Replacing 3D printing plastics with plant-derived materials

Replace 3D printing plastics

By Jeff Mulhollem

USDA grant to fund Penn State researchers developing new and sustainable materials from lignocellulosic biomass

 

A sustainable resin material comprising agriculturally derived components could potentially replace plastics used in large-format 3D printing, which can produce furniture, boats and other similarly sized objects, according to a team of Penn State agricultural and biological engineers.

Penn State researchers use ultrasound to control orientation of small particles

two men reviewing research findings on a laptop in a lab.

By Sarah Small

Acoustic waves may be able to control how particles sort themselves. While researchers have been able to separate particles based on their shape — for example, bacteria from other cells — for years, the ability to control their movement has remained a largely unsolved problem, until now. Using ultrasound technology and a nozzle, Penn State researchers have separated, controlled and ejected different particles based on their shape and various properties.  

Mechanical engineering meets electromagnetics to enable future technology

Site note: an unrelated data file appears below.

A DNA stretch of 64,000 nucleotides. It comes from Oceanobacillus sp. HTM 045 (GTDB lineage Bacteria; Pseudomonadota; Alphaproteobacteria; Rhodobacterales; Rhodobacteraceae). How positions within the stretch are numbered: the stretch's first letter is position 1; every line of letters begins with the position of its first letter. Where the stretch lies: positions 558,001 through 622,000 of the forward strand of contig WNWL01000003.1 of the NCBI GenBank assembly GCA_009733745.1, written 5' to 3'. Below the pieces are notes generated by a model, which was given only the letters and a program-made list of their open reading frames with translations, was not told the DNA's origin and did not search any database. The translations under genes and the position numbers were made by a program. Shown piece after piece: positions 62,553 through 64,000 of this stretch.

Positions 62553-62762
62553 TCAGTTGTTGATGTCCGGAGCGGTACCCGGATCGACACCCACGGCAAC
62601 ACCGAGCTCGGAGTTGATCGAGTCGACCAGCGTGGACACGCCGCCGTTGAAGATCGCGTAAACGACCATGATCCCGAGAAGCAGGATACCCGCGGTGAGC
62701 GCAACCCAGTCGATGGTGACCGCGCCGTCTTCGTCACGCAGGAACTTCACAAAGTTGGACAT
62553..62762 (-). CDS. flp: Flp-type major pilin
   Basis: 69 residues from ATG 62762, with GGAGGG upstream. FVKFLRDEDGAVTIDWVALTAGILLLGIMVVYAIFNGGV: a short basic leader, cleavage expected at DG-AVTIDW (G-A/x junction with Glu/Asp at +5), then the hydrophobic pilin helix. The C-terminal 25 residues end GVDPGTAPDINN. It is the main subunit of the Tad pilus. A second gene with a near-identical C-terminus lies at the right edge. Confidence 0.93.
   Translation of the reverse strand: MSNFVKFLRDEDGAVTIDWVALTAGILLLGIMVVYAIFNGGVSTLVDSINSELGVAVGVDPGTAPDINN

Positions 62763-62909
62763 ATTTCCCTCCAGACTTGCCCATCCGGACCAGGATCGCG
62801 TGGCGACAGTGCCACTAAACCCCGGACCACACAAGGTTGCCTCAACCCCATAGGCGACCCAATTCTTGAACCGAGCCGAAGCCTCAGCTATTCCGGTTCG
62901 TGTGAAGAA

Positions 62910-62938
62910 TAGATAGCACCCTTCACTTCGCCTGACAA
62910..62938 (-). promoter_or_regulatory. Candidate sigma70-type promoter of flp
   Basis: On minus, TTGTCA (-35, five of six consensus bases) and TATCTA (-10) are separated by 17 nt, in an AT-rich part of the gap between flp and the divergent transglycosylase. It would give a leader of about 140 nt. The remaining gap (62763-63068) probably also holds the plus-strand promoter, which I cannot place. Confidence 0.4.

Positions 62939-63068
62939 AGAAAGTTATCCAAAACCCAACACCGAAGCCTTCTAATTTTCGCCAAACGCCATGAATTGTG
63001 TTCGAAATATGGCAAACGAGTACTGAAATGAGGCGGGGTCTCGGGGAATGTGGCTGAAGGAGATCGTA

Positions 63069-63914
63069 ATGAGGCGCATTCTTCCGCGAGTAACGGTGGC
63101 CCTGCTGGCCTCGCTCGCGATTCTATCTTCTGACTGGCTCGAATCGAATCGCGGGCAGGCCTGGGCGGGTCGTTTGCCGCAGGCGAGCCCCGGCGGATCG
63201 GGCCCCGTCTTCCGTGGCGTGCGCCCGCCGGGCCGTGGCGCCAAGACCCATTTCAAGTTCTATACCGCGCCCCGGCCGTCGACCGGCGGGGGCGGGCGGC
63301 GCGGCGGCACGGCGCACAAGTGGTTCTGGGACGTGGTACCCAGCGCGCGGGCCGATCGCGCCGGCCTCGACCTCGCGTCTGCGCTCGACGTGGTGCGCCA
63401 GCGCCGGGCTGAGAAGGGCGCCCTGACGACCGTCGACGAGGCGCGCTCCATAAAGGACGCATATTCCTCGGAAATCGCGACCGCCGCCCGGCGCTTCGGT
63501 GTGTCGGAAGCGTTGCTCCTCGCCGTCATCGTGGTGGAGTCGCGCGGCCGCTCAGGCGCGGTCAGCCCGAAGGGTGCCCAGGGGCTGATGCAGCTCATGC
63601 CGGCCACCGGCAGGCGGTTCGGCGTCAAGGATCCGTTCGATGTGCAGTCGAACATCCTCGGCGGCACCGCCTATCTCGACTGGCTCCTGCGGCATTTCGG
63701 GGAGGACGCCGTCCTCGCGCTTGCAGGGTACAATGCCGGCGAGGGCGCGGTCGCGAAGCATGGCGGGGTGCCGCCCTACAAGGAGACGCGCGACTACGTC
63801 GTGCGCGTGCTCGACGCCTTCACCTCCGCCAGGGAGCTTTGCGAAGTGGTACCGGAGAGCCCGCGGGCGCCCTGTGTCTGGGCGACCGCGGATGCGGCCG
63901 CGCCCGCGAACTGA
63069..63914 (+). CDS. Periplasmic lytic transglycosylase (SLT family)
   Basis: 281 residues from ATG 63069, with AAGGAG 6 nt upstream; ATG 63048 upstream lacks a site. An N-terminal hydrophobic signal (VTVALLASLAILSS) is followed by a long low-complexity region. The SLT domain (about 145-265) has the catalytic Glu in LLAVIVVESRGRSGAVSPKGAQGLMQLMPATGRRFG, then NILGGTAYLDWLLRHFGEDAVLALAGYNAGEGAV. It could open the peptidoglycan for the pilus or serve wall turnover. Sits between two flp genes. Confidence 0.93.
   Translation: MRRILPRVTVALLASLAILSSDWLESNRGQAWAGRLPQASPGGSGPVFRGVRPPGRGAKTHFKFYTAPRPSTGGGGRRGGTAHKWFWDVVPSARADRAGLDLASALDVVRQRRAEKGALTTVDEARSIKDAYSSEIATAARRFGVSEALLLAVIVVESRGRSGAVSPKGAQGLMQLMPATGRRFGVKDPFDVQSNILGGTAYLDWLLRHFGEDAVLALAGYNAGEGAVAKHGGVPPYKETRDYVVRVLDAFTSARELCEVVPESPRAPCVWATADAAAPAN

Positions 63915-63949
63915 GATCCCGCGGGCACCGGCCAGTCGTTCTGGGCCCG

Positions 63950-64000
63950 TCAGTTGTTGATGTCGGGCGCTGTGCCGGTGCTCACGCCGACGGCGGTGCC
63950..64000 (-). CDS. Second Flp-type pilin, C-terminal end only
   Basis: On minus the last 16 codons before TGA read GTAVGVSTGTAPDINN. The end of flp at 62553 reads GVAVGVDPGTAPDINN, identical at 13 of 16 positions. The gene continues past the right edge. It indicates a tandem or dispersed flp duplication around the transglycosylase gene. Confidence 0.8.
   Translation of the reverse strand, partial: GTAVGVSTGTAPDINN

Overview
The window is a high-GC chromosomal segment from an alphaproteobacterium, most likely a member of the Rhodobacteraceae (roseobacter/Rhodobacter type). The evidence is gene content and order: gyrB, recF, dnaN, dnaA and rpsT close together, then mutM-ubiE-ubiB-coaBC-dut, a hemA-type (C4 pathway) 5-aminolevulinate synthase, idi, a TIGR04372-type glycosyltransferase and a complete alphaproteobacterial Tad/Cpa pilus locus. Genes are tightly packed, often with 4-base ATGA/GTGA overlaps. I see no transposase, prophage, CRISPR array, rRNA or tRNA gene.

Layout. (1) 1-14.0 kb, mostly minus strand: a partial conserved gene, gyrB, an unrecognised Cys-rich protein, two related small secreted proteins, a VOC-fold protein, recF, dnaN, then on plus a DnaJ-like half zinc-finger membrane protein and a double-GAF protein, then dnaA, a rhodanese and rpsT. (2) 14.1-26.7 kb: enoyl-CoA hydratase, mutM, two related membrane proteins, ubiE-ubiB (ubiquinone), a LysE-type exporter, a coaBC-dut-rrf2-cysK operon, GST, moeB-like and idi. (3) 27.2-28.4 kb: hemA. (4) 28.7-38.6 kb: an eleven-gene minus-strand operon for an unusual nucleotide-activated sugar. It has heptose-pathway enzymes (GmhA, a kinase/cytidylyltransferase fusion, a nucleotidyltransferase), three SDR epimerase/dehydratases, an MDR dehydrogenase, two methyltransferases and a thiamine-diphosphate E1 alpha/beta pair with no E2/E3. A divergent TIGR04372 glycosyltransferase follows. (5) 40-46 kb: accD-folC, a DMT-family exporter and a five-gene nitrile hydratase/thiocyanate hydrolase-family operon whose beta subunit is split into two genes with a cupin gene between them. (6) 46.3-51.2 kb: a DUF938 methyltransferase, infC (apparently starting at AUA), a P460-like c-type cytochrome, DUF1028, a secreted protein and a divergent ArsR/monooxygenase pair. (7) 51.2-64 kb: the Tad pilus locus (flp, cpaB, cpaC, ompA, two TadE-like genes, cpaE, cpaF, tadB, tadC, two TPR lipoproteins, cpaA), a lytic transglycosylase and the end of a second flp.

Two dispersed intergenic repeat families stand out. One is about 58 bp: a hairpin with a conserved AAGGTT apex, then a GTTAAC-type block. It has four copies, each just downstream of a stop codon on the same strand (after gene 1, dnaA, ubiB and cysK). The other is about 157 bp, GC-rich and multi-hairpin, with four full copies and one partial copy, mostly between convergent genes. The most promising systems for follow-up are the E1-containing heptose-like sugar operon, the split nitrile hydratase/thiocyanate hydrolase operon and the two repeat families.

UNIVERSITY PARK, Pa. — Reconfigurable antennas — those that can tune properties like frequency or radiation beams in real time, from afar — are integral to future communication network systems, like 6G. But many current reconfigurable antenna designs can fall short: they malfunction in high or low temperatures, have power limitations or require regular servicing.  

Timothy Simpson

Timothy Simpson

Paul Morrow Professor in Engineering Design and Manufacturing, Professor in Mechanical Engineering

(e) tws8@psu.edu
(o) 814-863-7136
205 Leonhard

Richard Martukanitz

Richard Martukanitz

Director of Penn State's Center for Innovative Materials Processing through Direct Digital Deposition and Head, Laser Processing Division, ARL

(e) rxm44@psu.edu
(o) 814-863-7282
4400D Applied Science Building

Guha Manogharan

Guha Manogharan

Associate Professor of Mechanical and Nuclear Engineering

(e) gum53@psu.edu
(o) 814-863-7273
232 Reber Building

https://sites.psu.edu/shapelab/
Allison Beese

Allison Beese

Professor of Materials Science and Engineering and Mechanical Engineering

(e) amb961@psu.edu, (e) beese@matse.psu.edu  
(o) 814-865-1523  
327 Steidle Building

https://research.matse.psu.edu/beese/